"Any large bank with lots of second liens, balloon mortgages and interest-only loans is going to take a hit," says James Kendrick, a vice president of accounting and capital policy at the Independent Community Bankers of America.
While the Basel III rules will force banks to increase the amount of money they hold against liabilities and prevent them from being over-leveraged, they also could cut into profit margins, forcing changes in loan products and pricing.
"If those risk-weightings stay the way they are, it makes it very difficult for banks to figure out a way to make profitable residential lending going forward, and that can't be good for winding down the government-sponsored enterprises," says William "BJ" Losch 3rd, First Horizon's chief financial officer. "We'll have to structure products differently and price them differently."
Still, Losch says he was surprised by the market reaction — First Horizon's shares fell more than 5% after it reported earnings Friday — given that the proposed Basel III rules don't kick in until 2015 at the earliest. First Horizon's Tier 1 common equity ratio of 10.6% would decline to an estimated 8.2% today, but that the number is purely "theoretical," Losch says.
"What we were trying to do was say if everything passed as proposed, here's what our impact would look like in July 2012, which is a very theoretical number because it's not reality or law for years," he says. "We're very much of the mind of being as transparent as we can. Someone is going to calculate it one way or another so we might as well calculate it ourselves."
First Horizon sold its mortgage origination platform in 2008 and expects a large number of home equity loans that have a higher risk-weighting to runoff by the time the rules go into effect, he says.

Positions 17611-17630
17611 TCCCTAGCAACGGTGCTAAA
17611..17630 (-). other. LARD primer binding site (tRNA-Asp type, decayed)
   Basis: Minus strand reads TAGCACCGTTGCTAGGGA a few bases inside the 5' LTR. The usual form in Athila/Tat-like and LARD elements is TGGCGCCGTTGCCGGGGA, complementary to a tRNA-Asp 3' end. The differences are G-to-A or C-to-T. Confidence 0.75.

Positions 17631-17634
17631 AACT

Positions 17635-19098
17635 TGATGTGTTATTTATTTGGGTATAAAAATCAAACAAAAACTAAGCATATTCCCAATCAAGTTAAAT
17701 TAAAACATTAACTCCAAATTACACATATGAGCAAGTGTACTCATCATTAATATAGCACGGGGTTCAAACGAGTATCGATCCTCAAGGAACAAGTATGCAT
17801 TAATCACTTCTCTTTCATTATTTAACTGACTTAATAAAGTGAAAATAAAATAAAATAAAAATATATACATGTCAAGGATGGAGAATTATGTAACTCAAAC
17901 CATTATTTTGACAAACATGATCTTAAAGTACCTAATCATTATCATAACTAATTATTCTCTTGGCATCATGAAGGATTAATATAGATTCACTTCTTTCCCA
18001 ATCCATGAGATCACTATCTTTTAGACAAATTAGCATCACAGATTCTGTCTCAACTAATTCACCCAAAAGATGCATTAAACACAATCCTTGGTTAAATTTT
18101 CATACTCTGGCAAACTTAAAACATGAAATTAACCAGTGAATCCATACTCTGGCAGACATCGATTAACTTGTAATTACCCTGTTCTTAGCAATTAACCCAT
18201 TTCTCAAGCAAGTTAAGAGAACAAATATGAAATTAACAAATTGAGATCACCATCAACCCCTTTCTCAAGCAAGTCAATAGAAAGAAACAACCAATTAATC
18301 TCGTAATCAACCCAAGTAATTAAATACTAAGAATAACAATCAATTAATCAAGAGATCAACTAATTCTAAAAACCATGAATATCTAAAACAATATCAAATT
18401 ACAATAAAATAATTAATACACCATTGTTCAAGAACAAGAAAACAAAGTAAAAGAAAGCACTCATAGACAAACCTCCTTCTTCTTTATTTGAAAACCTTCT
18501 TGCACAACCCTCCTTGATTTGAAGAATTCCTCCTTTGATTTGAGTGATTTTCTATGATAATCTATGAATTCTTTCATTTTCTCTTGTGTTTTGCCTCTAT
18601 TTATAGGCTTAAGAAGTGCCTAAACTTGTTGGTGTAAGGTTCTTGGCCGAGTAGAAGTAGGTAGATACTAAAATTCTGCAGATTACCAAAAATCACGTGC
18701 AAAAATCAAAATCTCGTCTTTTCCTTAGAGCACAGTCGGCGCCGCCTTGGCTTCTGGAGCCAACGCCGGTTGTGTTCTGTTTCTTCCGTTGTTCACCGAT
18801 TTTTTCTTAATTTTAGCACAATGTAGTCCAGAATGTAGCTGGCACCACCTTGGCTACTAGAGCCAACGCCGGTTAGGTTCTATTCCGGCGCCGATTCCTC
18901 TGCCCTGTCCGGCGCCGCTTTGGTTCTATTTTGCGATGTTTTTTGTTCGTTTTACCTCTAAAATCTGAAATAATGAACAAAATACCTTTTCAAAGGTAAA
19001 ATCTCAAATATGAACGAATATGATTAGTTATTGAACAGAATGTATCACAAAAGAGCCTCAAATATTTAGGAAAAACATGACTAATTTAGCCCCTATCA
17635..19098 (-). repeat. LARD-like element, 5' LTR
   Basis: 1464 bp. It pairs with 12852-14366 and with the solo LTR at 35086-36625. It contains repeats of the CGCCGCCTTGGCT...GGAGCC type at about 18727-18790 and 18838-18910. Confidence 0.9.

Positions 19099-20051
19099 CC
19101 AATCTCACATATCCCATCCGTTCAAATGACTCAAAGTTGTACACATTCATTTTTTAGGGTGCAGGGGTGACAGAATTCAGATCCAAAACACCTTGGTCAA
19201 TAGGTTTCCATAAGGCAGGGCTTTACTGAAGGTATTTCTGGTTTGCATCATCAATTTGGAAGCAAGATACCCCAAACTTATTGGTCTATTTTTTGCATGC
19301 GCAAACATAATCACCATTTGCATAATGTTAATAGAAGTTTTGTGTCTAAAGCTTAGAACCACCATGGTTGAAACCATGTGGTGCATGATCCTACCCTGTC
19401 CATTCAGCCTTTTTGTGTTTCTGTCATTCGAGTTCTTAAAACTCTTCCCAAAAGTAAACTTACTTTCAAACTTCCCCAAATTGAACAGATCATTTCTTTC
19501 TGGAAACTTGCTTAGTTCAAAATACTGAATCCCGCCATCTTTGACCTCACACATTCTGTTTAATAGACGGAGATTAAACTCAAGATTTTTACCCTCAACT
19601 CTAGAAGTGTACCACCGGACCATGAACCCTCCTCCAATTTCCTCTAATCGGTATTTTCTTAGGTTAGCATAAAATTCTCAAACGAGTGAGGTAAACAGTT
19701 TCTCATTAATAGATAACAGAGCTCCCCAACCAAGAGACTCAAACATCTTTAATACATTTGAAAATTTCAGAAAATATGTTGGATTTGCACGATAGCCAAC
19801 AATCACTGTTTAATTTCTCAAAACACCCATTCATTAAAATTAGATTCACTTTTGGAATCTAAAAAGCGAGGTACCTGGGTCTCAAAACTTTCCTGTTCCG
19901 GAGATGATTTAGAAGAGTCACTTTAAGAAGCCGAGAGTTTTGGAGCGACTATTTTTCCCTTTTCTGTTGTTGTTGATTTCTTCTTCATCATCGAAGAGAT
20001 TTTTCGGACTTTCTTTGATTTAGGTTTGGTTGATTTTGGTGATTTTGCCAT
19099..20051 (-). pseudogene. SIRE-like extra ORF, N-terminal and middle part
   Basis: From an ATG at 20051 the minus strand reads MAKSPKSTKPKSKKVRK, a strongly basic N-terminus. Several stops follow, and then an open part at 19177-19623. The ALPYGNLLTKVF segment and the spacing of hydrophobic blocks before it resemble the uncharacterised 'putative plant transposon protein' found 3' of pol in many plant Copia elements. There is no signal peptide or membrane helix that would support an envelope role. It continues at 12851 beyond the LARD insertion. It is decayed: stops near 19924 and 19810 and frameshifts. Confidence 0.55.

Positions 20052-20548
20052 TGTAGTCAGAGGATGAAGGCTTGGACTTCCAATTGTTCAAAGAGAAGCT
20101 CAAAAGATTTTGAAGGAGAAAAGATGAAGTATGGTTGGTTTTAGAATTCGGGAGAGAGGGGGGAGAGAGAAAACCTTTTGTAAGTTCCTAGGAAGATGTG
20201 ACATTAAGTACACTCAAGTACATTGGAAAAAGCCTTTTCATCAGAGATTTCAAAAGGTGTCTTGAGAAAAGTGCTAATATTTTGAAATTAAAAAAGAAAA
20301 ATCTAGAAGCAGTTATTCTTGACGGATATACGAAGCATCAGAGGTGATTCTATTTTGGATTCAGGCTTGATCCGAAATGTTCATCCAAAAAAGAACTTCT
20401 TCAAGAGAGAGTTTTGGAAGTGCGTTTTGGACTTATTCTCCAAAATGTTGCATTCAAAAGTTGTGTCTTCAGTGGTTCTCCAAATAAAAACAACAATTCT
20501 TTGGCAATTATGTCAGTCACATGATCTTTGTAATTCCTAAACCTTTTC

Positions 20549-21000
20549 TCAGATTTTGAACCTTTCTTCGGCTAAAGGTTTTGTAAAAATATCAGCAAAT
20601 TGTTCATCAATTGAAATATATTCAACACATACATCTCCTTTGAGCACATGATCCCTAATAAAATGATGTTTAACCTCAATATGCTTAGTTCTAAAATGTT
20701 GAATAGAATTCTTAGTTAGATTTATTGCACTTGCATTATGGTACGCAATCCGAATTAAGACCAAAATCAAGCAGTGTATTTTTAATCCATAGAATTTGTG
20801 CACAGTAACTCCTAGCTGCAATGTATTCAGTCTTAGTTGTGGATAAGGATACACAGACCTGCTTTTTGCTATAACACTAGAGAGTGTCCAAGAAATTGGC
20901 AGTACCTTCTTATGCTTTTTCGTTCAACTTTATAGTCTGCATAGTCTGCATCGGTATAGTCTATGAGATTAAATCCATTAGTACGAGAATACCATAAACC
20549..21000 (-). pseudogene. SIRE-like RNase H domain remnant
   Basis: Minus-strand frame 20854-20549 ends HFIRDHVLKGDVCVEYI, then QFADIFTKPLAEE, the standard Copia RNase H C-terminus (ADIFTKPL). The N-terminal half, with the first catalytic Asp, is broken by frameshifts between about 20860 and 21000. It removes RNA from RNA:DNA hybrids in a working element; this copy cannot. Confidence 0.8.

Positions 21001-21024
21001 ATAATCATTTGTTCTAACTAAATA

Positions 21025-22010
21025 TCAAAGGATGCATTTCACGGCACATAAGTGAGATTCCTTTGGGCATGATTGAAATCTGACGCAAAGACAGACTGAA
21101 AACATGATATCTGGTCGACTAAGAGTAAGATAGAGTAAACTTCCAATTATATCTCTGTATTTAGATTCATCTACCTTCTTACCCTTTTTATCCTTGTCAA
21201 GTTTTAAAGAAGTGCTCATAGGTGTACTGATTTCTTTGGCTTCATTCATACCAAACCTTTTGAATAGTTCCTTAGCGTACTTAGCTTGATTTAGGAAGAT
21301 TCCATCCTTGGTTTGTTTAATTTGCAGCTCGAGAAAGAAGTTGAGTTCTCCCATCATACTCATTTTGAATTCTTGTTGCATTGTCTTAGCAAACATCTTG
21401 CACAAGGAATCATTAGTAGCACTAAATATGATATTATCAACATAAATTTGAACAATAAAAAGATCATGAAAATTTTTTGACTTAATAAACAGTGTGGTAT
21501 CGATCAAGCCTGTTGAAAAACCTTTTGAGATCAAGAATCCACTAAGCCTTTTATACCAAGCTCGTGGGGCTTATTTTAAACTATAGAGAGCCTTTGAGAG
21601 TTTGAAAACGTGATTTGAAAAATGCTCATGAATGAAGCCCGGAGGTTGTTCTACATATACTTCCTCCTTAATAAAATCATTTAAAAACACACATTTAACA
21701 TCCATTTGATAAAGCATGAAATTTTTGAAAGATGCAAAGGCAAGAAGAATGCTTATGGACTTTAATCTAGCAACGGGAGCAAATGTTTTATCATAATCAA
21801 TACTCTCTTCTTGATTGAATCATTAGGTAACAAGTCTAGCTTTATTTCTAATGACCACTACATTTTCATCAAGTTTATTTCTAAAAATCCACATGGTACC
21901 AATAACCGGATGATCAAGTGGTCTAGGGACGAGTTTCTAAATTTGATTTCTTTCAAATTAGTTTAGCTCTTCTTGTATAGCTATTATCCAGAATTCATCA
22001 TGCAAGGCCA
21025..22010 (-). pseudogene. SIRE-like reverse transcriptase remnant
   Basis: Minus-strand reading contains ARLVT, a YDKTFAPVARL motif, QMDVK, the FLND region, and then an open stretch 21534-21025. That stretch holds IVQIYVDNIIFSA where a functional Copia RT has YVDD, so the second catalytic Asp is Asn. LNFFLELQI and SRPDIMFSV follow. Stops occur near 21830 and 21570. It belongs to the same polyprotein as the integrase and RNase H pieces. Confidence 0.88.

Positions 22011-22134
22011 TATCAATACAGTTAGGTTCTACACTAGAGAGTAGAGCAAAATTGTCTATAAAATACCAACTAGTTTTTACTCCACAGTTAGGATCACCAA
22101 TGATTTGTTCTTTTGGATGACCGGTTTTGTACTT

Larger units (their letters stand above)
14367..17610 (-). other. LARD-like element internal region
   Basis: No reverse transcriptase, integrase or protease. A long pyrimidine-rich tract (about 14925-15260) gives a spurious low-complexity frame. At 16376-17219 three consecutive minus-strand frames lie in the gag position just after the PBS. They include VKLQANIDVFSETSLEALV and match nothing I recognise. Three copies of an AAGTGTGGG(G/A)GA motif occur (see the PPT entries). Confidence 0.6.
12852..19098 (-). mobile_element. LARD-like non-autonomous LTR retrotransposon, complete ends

Daryl Bible, the chief financial officer at BB&T (BBT), agrees that the higher capital requirements for mortgages will have an impact on the company and the overall economy.
"Unless the classifications between a Category 1 and Category 2 (change), a lot of mortgages are going to the higher category," Bible said on a conference call last week. "They're going to double in capital and maybe quadruple depending on how (a loan) is underwritten and how it's calculated."
Don Kimble, Huntington's chief financial officer, said on a conference call with analysts that he was surprised by the proposed rules for U.S. adoption of the Basel III regulatory capital framework. Huntington estimated a 150 basis point reduction to Tier 1 common risk-based capital.
"We'll have to take a look at our focus on certain products and our pricing associated with those products, if there truly is a change in the capital charge associated with those," Kimble said.
The Basel III plan dictates the quality and quantity of capital institutions must hold, essentially raising banks' minimum capital requirements to as high as 7%. The plan requires a common equity Tier 1 capital ratio of 4.5%, and further revises risk weightings and subject institutions with substantial off-balance sheet activities to an extra 3% leverage ratio.
Kendrick at ICBA says the proposed changes come at a particularly tough time.
"We have a struggling housing market that is trying to recover and we're placing burdens on lending," he says. "Really all banks can do is hold more capital against those mortgages or stop doing those altogether and only originate 30-year fixed rate loans because without that, under the new calculations, they could become undercapitalized. It will be a hit to capital regardless."